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THE BERNHEIMER COUPLED-COLUMN PRAYER RUG WEST ANATOLIA, MID 17TH CENTURY
Price Realized £116,500 ($193,507)
Christies SALE 1519 —
ORIENTAL RUGS & CARPETS
8 April 2014
London, King Street
THE BERNHEIMER COUPLED-COLUMN PRAYER RUG
WEST ANATOLIA, MID 17TH CENTURY
Virtually full pile throughout, localised spots of moth damage, a small repair, selvages partially missing, overall very good condition.
5ft.1in. x 3ft.7in. (155cm. x 108cm.)
With Otto Bernheimer by 1959
Otto Bernheimer, Alte Teppiche des 16. Bis 18 Jahrhunderts der Firma L. Bernheimer, Munich, 1959, bild. 52 in black and white
Friedrich Spuhler, Hans Konig and Martin Volkmann, Old Eastern Carpets: Masterpieces in German Private Collections, Munich, 1978, pl.15, pp.58-59
Charles Grant Ellis, Oriental Carpets in the Philadelphia Museum of Art, Philadelphia, 1988, fig. 34a, p.103
Hali Vol. I, No. 3, Autumn 1978, Review of the Bernheimer Exhibition, p.300 in black and white
Hali Vol. II, No. I, Spring 1979, Walter B. Denny, ‘The Origin of the Designs of Ottoman Court Carpets’, pl.1 in colour and p.11 in black and white
Alte Orientteppiche, Staatliche Museum für Völkerkunde, Munich, 1978
Anatolian coupled-column prayer rugs are an exceptional group of Ottoman court rugs, characterised by their elegant proportions and effortless melding of delicate architectural details and stylised floral elements. In her oft-cited article ‘Coupled-column Prayer Rugs’, May Beattie discusses the development of the design of this small group and traces their origins back to the great 16th century court rugs such as the Ballard Prayer Rug in the Metropolitan Museum (‘Coupled-column Prayer Rugs’, Oriental Art, New Series, vol.XIV, no.4, Winter 1968, pp.243-258). A root that seems to be backed up by the discovery in the late 1970s of a Cairene carpet of Mamluk design, with panels at either end of crenellations and tulips, Walter B. Denny, ‘The Origin of the Designs of Ottoman Court Carpets’, Hali Vol. II, No. I, Spring 1979, p.6.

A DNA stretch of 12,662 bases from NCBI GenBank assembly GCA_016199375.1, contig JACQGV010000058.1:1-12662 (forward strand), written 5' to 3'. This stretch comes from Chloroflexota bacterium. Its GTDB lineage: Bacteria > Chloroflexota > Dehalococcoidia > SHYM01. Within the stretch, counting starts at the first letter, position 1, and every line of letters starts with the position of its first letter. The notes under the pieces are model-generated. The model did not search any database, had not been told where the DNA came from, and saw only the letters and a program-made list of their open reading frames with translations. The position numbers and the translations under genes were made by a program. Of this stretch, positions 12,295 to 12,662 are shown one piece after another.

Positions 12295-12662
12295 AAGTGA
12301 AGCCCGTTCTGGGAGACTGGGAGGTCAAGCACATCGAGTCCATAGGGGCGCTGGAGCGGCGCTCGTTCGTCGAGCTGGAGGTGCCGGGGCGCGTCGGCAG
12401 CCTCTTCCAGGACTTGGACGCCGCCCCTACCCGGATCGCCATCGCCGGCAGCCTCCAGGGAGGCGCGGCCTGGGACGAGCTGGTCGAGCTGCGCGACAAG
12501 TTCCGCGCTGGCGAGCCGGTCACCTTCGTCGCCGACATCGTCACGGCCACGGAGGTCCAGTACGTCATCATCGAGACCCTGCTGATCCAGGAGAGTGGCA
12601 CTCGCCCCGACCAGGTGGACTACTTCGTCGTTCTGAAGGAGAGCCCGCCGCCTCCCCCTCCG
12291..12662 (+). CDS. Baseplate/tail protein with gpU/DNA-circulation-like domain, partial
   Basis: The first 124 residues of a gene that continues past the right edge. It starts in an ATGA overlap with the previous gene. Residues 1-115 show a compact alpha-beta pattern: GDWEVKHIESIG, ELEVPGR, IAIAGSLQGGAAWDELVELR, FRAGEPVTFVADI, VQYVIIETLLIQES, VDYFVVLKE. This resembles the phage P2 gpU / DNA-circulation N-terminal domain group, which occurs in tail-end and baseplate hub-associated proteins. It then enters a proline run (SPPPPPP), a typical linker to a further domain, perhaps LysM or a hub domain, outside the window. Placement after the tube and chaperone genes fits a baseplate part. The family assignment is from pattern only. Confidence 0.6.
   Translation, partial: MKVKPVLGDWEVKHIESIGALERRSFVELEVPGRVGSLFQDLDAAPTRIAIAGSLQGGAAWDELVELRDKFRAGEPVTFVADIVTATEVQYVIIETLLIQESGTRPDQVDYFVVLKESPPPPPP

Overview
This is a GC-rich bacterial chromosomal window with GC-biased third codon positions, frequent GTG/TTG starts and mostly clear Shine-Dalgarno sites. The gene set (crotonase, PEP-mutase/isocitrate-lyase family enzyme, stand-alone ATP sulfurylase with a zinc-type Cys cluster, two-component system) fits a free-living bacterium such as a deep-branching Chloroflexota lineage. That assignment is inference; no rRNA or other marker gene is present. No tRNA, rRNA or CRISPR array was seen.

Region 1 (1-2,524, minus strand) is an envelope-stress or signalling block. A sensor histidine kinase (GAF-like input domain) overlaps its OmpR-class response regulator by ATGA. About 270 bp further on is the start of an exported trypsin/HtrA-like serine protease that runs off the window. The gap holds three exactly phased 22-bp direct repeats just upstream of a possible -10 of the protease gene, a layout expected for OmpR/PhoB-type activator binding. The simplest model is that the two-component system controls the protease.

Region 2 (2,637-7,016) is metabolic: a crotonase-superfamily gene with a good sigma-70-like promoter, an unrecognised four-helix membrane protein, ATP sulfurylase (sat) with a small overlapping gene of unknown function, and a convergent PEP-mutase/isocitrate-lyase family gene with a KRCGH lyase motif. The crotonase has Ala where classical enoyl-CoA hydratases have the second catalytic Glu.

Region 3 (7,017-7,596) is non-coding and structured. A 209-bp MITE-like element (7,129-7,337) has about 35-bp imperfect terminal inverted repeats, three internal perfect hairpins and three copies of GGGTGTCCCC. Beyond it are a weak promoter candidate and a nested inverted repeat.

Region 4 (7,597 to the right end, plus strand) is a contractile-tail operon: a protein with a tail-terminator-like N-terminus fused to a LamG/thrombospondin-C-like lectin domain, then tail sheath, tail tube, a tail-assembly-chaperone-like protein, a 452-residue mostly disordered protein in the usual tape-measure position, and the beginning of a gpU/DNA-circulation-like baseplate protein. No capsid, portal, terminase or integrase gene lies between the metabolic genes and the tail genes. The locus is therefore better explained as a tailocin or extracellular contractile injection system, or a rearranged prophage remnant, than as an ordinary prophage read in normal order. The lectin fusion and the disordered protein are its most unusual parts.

Our rug relates closely to a number of coupled-columned prayer rugs illustrated in Stefano Ionescu, Antique Ottoman Rugs In Transylvania, Rome, 2005, pp.162-163 but in particular cat. 201, a beautiful example from the Black Church, Brasov, inv. no. 227. The present example and the Black Church rug have very similar proportions, palette and drawing, with the exception of the capitals of the columns. However, the condition and colours of our prayer rug are quite exceptional. In this respect the present rug most closely relates to the prayer rug formerly in the collection of Emil Schmutzler, which also has articulated capitals (Stefano Ionescu, ibid., Rome 2005, cat.197, p.162).
The dating of these rugs has in the past varied greatly, but is helped by Nicolaes van Gelder’s inclusion of a coupled-column prayer rug of this group in his 1664 painting, Sill Life, now in the Rijks Museum, Amsterdam. In this almost photo-naturalistic painting, in spite of the abundance of fruit and flowers placed on top of the rug, the bold cartouche border, side column and arabesque spandrel design is unmistakable. The present lot is a superlative example of this group.